But when it comes to industrial product design, I (and probably everyone else on here) am under the firm belief that it has a massive impact upon society as a whole. Designing innovation and personality into a product is what gives it the added value to separate it in the market place and create desire and thus sales. Design can make or break a company and in the current economic period, I believe design will have an ever increasing place in businesses priorities as they strive to maintain product identity whilst saving production costs...

 

Hope my opinion helps, and I'll be coming down to Notts next term to see Andy and Russ, so I'll see you then!

 

MJ

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Guest chrisfrenchntu

hey mike, i'm havin an awesome time, loving the course although there's a lot more than i was expecting!! interesting point on the more deprived areas of the world we hadn't thought of looking at it from that angle. yeah the value and worth of design seems to be a really good point we've loads of stuff supporting it. i think its going to be our best point of argument.

 

thanks for writing and maybe see u next term!

 

Chris

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Guest Allazul

I think now more than ever, we appreciate that everything we live with—from a pen to MP3 player—can, and should be well designed. But of course with this global crisis we want a nice price for the products. Designers should understand the sociaty and respond to the reality of peoples life, thinking in economy. While technology has provided new materials and methods of production, the concept remains the same—thoughtfully designed products improve our everyday lives.

 

The internet is a nice place to find nice products ideas and also see the products prices.

I find some shop that have nice products with a reasonables prices.

 

www.ebay.com

www.lovelycutegits.com

www.boysstuff.co.uk

 

so i think product design has value, but we need to think in buyer wallet :)

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Guest sintra
I'm a student at Nottingham Trent University, UK and I have been given this statement as a stimulus for debate. It would be great to hear anyone's reaction and response to the statement. Many thanks.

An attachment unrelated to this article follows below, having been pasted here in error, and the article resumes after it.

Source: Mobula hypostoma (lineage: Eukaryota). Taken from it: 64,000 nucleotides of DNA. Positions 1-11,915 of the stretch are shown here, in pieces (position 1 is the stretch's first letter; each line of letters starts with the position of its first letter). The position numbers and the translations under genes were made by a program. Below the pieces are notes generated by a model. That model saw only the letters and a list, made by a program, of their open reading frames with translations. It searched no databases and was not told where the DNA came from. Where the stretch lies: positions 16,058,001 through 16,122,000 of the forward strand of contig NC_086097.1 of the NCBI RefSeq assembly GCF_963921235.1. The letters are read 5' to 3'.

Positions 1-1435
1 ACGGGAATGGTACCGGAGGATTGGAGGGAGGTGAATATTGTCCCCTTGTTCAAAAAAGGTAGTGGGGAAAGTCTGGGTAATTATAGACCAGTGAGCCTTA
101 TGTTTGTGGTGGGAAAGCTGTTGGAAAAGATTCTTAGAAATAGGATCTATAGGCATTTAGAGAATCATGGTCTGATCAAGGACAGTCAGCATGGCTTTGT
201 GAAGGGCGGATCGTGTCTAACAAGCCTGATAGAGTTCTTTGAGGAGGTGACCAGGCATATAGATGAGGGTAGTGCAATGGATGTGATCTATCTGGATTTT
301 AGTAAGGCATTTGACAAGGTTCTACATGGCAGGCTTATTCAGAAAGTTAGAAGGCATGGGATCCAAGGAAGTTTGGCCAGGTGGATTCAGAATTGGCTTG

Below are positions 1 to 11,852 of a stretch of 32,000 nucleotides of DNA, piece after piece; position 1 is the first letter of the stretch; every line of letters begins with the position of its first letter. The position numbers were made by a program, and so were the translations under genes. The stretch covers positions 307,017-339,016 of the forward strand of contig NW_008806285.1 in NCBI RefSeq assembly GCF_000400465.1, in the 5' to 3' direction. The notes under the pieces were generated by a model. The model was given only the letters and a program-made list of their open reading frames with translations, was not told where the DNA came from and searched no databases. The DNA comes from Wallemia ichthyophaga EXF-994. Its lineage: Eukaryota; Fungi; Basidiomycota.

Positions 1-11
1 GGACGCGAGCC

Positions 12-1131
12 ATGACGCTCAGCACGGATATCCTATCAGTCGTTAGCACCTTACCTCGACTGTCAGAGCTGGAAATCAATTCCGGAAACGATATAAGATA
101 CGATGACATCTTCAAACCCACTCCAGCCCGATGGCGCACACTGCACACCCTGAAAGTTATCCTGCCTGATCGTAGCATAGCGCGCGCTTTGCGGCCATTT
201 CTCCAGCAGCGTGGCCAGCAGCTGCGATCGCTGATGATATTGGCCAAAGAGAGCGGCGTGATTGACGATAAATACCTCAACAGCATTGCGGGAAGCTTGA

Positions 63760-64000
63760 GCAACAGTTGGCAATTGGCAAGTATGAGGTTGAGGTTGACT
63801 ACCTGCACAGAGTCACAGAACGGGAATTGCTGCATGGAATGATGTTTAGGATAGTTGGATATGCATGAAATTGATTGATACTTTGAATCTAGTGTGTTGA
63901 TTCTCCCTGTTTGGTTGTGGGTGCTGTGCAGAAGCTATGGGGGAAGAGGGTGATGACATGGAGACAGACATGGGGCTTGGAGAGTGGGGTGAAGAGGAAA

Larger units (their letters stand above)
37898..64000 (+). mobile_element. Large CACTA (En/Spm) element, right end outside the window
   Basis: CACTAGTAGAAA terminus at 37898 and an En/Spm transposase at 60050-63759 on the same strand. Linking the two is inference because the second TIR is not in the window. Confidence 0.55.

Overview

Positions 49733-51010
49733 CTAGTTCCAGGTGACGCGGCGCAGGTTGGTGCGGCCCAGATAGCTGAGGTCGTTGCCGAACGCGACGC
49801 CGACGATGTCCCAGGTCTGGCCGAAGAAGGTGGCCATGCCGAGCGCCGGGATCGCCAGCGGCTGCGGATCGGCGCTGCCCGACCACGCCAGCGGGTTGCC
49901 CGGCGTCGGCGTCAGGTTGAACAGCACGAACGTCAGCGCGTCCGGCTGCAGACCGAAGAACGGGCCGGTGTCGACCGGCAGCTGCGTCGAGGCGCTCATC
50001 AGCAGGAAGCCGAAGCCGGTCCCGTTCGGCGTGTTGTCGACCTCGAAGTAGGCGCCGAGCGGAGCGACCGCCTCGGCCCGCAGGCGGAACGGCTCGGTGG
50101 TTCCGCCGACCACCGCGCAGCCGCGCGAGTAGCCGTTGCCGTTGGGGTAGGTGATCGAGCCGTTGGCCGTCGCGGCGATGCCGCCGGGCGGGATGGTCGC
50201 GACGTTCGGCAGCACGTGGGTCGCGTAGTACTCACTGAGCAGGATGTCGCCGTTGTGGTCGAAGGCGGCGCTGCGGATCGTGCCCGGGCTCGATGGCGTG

I think that furniture and product design have got a lot value in today's society. There are in fact a lot of company which product design items. An example is IBUYEXT....Follow this link and visit its web site http://www.ibuyext.com/en

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Guest marco.sala
I think now more than ever, we appreciate that everything we live with—from a pen to MP3 player—can, and should be well designed. But of course with this global crisis we want a nice price for the products. Designers should understand the sociaty and respond to the reality of peoples life, thinking in economy. While technology has provided new materials and methods of production, the concept remains the same—thoughtfully designed products improve our everyday lives.

 

The internet is a nice place to find nice products ideas and also see the products prices.

I find some shop that have nice products with a reasonables prices.

 

www.ebay.com

www.lovelycutegits.com

www.boysstuff.co.uk

 

so i think product design has value, but we need to think in buyer wallet :D

 

Well said Allazul. I am ashamed at what is sometimes produced. Big prices for little value, and especially little ideas behind them. I believe design has a value if it makes lives simpler/more pleasant, and all at prices which are affordable. Hard balance to strike sometimes, but I honestly cannot see another way.

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Guest Lodesign

Hi everybody,

 

in the last few years design schools or universities have gained a lot of prestige and many students are applying for attending Fashon Design classes or Industrial Design classes so your statement seems in contraddiction with the real world.

 

Nowadays everything is designed and the important thing is to be able to make the difference to emerge from the multitude.

 

I believe that the new frontier of Design is the superficial texture of the product: you can really create something new especially now that Laser Photo-Engraving technology has reached its highest quality.

 

have a look to this site:

 

design does not get old fashoned!

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Guest litmusonline

Product design ranges from furniture, electronics, lighting, tools, toys, and general everyday objects. If you went to buy object/item you will definitely think about “Product’s Design” and then you decide whether you want to buy it or not? So as per my opinion product design is very important.

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Guest darrinp

In this extremely cost conscious economy, where price is indeed king, design can be the sole driver of sales. Corporations are so driven by cost, so that they can be competitive on the store shelf, that they are turning to design to differentiate their product from the competition.

 

Design might not be high on the consumers list of priorities as far as adding value, but it is definitely high on the corporate agenda. The Ipod is just an mp3 player and the Ipad is just a tablet PC, both of which have been around for some time. However, one look at the sales numbers, when compared to competitive products, will open your eyes very quickly to the value that design adds at the corporate level.

 

My sentence would be "Good Furniture and Product design adds more value, unknowingly to the average consumer, in today's society"

 

Of course, this is just the world through my eyes...